The VAR statement
As mentioned before, the default behavior of PROC TRANSPOSE is to transpose all the numeric columns from vertical to horizontal. However, with the VAR statement, you can select which column(s) you want to transpose. You can select both numeric and character column(s). With the code below we show how to transpose only the Sales column.
/* The VAR statement */ PROC TRANSPOSE DATA=WORK.SHOES_JOBURG NAME=VAR_NAME LABEL=VAR_LABEL PREFIX=PRODUCT OUT=WORK.SHOES_JOBURG_TRNS; VAR SALES; RUN;
As you can see, PROC TRANSPOSE only transposed the Sales column of the SAS data set.
The ID statement
In a previous section we discussed the PREFIX options. With this option you can change the prefix of the new column names. We used this option to change the column names from “COL1”, “COL2”, etc. to “PRODUCT1”, “PRODUCT2”, etc.
However, with the ID statement you can use the values of a column as the new variable names. In this example, we will use the column Product as ID. The code below show how to do this.
/* The ID statement */ PROC TRANSPOSE DATA=WORK.SHOES_JOBURG NAME=VAR_NAME LABEL=VAR_LABEL OUT=WORK.SHOES_JOBURG_TRNS; VAR SALES; ID PRODUCT; RUN;
As you can see in the image above, we used the ID statement to give the columns the names of the product (Boot, Sandal, etc.). If the variable used in the ID statement contains special characters or blanks, SAS replaces them with an underscore (Women_s_Dress).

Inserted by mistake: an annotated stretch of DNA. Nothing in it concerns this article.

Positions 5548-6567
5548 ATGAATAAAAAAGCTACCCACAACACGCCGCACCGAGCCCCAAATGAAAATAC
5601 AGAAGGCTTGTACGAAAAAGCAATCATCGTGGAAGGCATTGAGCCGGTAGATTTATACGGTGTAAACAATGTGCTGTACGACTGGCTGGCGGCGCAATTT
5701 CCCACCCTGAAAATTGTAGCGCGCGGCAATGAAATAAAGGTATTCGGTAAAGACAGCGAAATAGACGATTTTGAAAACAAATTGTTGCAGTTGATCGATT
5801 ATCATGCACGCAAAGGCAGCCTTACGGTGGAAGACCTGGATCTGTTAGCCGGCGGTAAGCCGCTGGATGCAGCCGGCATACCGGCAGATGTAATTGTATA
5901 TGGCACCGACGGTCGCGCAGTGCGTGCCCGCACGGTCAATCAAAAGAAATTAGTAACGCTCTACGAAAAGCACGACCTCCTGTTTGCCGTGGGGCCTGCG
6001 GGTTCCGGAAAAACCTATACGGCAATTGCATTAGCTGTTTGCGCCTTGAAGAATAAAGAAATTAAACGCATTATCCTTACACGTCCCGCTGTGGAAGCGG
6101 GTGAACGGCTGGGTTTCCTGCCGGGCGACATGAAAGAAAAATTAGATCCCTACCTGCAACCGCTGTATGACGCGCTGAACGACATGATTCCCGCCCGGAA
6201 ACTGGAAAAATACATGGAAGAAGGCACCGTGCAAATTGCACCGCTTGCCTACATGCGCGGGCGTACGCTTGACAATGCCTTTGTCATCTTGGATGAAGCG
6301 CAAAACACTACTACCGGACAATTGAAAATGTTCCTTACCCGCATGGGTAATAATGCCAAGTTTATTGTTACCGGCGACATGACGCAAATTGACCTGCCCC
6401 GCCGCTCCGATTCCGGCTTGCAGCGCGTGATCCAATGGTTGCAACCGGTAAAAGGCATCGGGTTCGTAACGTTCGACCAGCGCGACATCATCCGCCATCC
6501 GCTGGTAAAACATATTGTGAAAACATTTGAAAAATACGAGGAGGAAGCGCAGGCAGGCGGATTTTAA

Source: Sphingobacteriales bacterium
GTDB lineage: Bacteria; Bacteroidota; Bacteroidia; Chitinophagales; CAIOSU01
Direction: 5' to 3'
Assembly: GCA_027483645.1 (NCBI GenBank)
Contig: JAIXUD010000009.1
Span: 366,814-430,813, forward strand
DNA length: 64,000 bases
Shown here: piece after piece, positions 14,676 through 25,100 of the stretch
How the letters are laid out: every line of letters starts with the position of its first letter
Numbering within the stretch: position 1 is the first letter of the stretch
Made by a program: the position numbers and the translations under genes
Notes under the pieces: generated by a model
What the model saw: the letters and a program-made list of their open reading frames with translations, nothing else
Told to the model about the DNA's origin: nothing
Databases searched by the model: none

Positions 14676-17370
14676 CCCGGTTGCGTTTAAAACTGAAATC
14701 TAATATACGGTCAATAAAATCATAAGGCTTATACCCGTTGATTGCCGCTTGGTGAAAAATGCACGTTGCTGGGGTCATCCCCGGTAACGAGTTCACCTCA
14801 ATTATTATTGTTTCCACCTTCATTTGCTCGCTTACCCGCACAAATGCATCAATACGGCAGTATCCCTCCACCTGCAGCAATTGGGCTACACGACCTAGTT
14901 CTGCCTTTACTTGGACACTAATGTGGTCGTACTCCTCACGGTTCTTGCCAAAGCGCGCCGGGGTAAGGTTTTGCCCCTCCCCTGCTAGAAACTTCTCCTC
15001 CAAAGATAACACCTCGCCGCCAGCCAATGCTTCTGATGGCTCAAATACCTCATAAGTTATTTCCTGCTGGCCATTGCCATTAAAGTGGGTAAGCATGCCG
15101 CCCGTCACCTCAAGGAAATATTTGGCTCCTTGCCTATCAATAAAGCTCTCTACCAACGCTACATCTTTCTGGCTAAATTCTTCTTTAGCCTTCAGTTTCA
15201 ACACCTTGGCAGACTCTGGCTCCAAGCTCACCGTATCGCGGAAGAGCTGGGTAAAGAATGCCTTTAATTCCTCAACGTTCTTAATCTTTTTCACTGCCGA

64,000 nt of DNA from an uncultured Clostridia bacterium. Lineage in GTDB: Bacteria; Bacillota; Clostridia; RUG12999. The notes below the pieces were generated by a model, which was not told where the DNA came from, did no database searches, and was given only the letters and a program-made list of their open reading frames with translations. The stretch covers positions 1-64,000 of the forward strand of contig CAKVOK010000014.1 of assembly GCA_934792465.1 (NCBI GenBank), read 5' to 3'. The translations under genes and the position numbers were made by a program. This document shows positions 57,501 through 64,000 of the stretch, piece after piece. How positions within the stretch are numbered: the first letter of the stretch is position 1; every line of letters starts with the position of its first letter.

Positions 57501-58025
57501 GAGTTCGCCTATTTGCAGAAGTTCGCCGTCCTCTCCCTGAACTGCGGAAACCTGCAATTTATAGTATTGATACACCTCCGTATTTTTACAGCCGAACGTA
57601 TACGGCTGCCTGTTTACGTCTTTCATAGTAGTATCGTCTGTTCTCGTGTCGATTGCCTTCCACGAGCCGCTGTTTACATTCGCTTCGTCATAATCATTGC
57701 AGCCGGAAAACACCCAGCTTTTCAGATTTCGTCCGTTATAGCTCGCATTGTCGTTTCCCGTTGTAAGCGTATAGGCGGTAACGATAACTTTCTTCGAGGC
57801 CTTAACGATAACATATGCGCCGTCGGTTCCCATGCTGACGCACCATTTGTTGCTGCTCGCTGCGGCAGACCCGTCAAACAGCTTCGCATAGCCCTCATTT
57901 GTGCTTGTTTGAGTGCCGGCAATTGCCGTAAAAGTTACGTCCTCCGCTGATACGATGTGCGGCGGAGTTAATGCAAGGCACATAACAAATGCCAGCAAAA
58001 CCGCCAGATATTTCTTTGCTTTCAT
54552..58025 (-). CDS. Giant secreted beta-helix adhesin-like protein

The column you use in the ID statement can be a numeric or character variable. If it is a numeric variable, then an underscore “_” is added at the beginning of the variable name automatically. It is also possible to combine the ID statement with the PREFIX option. Lastly, you can use more than one variable in the ID statement.
Example 3: The PROC TRANSPOSE Statements (BY)
The last statement of the transpose procedure we will discuss is the BY statement. With the BY statement, you can define groups of data that must be transposed. SAS won’t transpose the variables that are mentioned in the BY statement.
By default, SAS assumes that the data you want to transpose is sorted by the variables mentioned in the BY statement. If not, you need to sort the data first or add the keyword NOTSORTED to let SAS know that the data is not sorted.
To illustrate how to use the BY statement we create a new data set. This new data set contains both the shoes’ sales from Johannesburg as well as from Nairobi. We will use the BY statement to reshape and group the data by these cities (Subsidiaries).
/* Create a data set */ DATA WORK.SHOES_JOBURG_NAIROBI; SET SASHELP.SHOES; IF SUBSIDIARY IN ("Johannesburg" "Nairobi"); KEEP REGION PRODUCT SUBSIDIARY SALES INVENTORY; RUN;
The transpose operation shown in the images above uses all the PROC TRANSPOSE Options and Statements that we have discussed. See the code below.
/* The BY statement */ PROC TRANSPOSE DATA=WORK.SHOES_JOBURG_NAIROBI NAME=VAR_NAME OUT=WORK.SHOES_JOBURG_NAIROBI_TRNS (DROP=_LABEL_); VAR SALES; ID PRODUCT; BY SUBSIDIARY; RUN;